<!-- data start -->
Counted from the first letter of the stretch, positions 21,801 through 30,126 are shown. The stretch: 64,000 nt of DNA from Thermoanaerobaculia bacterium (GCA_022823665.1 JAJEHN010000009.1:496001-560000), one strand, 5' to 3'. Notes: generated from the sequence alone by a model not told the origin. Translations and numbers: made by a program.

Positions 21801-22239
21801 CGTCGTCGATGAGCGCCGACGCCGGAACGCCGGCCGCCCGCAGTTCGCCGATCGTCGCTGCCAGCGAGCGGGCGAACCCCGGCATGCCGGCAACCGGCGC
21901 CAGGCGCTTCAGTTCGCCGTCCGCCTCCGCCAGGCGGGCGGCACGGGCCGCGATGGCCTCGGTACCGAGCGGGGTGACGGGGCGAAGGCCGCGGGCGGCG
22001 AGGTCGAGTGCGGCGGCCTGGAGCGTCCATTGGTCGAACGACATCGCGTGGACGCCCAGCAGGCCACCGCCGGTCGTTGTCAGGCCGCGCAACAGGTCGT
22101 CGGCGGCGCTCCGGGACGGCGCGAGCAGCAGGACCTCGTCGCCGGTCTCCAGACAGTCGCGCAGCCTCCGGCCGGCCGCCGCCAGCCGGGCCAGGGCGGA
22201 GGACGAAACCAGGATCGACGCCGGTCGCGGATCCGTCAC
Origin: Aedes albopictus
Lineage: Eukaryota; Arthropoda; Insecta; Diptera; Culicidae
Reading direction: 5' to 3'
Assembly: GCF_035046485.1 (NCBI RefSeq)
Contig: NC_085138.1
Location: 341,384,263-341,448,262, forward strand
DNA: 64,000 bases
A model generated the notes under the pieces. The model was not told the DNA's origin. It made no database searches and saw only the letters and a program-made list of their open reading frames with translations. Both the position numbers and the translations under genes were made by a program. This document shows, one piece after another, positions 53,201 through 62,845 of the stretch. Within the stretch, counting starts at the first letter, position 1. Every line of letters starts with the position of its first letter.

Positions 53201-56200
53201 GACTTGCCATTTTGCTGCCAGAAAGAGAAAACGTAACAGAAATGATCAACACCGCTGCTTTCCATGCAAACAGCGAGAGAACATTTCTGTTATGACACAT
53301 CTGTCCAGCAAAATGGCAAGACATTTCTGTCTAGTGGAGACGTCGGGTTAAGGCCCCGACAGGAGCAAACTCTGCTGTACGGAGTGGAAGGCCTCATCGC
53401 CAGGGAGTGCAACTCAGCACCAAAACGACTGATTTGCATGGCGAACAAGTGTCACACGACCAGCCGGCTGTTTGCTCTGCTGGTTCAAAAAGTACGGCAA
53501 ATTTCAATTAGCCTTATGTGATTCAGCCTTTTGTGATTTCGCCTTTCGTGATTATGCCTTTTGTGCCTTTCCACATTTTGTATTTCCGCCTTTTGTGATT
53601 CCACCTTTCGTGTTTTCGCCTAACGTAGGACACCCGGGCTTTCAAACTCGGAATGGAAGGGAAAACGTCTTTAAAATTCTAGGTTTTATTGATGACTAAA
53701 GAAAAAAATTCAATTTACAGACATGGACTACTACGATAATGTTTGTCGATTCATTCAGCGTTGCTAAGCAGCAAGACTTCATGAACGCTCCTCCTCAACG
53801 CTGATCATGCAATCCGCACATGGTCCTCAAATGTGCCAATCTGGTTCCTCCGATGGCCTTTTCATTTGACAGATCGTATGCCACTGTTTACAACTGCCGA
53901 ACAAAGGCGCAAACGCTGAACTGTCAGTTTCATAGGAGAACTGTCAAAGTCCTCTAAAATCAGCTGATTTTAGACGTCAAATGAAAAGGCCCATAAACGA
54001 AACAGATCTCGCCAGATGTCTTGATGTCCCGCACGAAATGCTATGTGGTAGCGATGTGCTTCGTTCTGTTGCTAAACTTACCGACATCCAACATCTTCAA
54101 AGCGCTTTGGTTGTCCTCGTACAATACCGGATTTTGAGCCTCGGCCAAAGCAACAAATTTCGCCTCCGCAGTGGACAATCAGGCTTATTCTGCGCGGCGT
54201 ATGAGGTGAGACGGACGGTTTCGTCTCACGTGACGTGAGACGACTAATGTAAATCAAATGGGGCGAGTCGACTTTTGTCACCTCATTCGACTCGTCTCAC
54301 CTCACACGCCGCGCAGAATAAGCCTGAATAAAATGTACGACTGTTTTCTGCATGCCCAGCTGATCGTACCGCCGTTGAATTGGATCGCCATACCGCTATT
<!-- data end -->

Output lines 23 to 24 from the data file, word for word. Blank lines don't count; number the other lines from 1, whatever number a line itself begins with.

53801 CTGATCATGCAATCCGCACATGGTCCTCAAATGTGCCAATCTGGTTCCTCCGATGGCCTTTTCATTTGACAGATCGTATGCCACTGTTTACAACTGCCGA
53901 ACAAAGGCGCAAACGCTGAACTGTCAGTTTCATAGGAGAACTGTCAAAGTCCTCTAAAATCAGCTGATTTTAGACGTCAAATGAAAAGGCCCATAAACGA